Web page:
“Our results confirm that, in most cases, statin therapy is unlikely to be the cause of muscle pain in a person taking statin therapy,” said the study, led by authors from the Oxford Population Health and Research Council. Medical for Population Health. Research Unit at the University of Oxford. “This finding is especially true if treatment has been well tolerated for a year or more before symptoms appear.”
The authors performed a meta-analysis of 19 randomized double-blind trials of statin regimens versus placebo. All trials had over 1,000 participants and at least two years of follow-up. They also looked at four double-blind trials of increasingly less intensive statin regimens.
Study author Colin Baigent, a professor of epidemiology at the University of Oxford, said there had been many non-randomised studies that did not include any placebo or randomisation for a statin that had produced “really quite extreme” estimates of how many muscle pains are caused by statins.
“This has led patients not to start statins, or to stop treatment when they develop muscle pain, because they just look at the paper and see that statins cause a lot of muscle pain, and so they stop,” Baigent said during a Science Media . Center conference. “We were really trying to deal with that problem.”
The new study says that “even during the first year of a moderate-intensity statin regimen, it is likely to be the cause in only one in 15 patients who report muscle symptoms, rising to approximately one in 10 in those who receive a more intensive regimen.
“In other words, statins are not the cause of muscle symptoms in more than 90% of individuals who report such symptoms.”
The authors found that in the first year, statin therapy produced a 7% relative increase in muscle pain or weakness, but no significant increase thereafter. The increased risk was already present within the first three months after treatment assignment.
There were reports of at least one episode of muscle pain or weakness by 27.1% of patients assigned a statin versus 26.6% of those assigned a placebo during a median follow-up of 4.3 years.
In the trials the authors looked at, they say that statin therapy, during the first year of use, caused approximately 11 additional reports of muscle pain per 1,000 patients.
“What we conclude is that there are two things that we need to do as a profession, as a society,” Baigent said at the conference. “The first thing is, we need to do a better job of managing patients who report muscle pain when taking a statin, because there is a tendency for patients to stop taking the statin, and that has a detrimental effect on their health. their long-term benefits. And the second thing we need to do is look at the information that’s available to patients in the package inserts.”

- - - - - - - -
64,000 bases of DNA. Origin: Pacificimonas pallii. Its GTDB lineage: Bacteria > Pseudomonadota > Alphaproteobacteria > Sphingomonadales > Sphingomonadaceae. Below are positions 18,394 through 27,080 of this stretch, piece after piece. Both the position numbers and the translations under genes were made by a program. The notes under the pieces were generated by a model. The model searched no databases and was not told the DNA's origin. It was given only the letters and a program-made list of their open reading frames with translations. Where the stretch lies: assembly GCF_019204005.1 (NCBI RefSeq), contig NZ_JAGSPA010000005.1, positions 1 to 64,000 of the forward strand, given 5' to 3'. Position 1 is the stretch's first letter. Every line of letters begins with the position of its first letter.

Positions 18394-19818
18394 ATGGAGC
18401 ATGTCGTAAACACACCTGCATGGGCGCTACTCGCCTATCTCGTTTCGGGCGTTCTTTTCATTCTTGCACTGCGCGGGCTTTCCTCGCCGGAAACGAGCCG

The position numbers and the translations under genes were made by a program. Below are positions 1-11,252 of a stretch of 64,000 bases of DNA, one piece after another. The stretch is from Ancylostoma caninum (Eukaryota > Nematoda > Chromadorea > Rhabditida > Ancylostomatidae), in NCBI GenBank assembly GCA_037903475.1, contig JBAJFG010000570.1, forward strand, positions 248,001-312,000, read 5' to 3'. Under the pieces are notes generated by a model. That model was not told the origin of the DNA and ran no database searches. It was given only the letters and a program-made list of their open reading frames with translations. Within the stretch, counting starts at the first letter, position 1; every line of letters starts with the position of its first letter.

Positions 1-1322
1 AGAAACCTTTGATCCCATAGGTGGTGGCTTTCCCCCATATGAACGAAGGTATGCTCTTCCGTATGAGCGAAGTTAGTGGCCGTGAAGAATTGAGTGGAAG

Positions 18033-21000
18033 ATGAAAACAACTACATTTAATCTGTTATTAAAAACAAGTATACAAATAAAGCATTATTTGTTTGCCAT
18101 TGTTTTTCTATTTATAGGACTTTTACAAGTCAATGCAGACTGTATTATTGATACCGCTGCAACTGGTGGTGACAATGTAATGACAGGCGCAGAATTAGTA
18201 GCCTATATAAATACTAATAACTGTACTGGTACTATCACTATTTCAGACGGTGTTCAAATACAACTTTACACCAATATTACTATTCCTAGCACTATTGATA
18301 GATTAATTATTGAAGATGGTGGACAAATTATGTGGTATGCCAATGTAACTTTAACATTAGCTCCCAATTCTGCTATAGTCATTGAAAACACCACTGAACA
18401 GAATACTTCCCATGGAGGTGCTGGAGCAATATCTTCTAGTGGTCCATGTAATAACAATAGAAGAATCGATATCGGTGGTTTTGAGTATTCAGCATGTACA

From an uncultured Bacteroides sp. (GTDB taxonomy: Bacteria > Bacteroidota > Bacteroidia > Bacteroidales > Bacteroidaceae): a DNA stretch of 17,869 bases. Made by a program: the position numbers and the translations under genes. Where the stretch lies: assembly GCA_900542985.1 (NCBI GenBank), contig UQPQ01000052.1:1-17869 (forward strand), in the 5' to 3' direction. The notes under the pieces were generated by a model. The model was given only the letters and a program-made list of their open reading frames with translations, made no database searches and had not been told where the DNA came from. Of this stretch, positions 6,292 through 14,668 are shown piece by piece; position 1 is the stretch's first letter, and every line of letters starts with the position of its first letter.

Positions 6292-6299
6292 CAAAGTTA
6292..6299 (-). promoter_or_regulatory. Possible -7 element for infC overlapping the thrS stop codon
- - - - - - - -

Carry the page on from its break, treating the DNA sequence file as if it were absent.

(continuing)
He noted that if people were better informed about the real risks of muscle pain, then they could stay on statin therapy for longer.
The study has several limitations, including considerable heterogeneity in the methods used for muscle symptoms, some data on adverse events are not available, and most studies did not exclude participants who could now be categorized as statin intolerant.
In a commentary published alongside the study, Dr. Maciej Banach, a cardiologist at the Medical University of Lodz and the Research Institute of the Memorial Hospital of the Polish Mother in Poland, wrote that the possible side effects of statins should not be taken into account when starting treatment.
“It must be emphasized that the small risk of muscle symptoms is insignificant compared to the well-established cardiovascular benefits of statins,” he wrote.
Last week, the US Preventive Services Task Force announced its latest guidance on the use of statins to prevent a first heart attack or stroke.
The guidelines are more conservative than those issued by other groups, such as the American College of Cardiology. They recommend statins in adults aged 40 to 75 who have at least one cardiovascular disease risk factor and a 10% or higher risk of a heart attack in the next 10 years.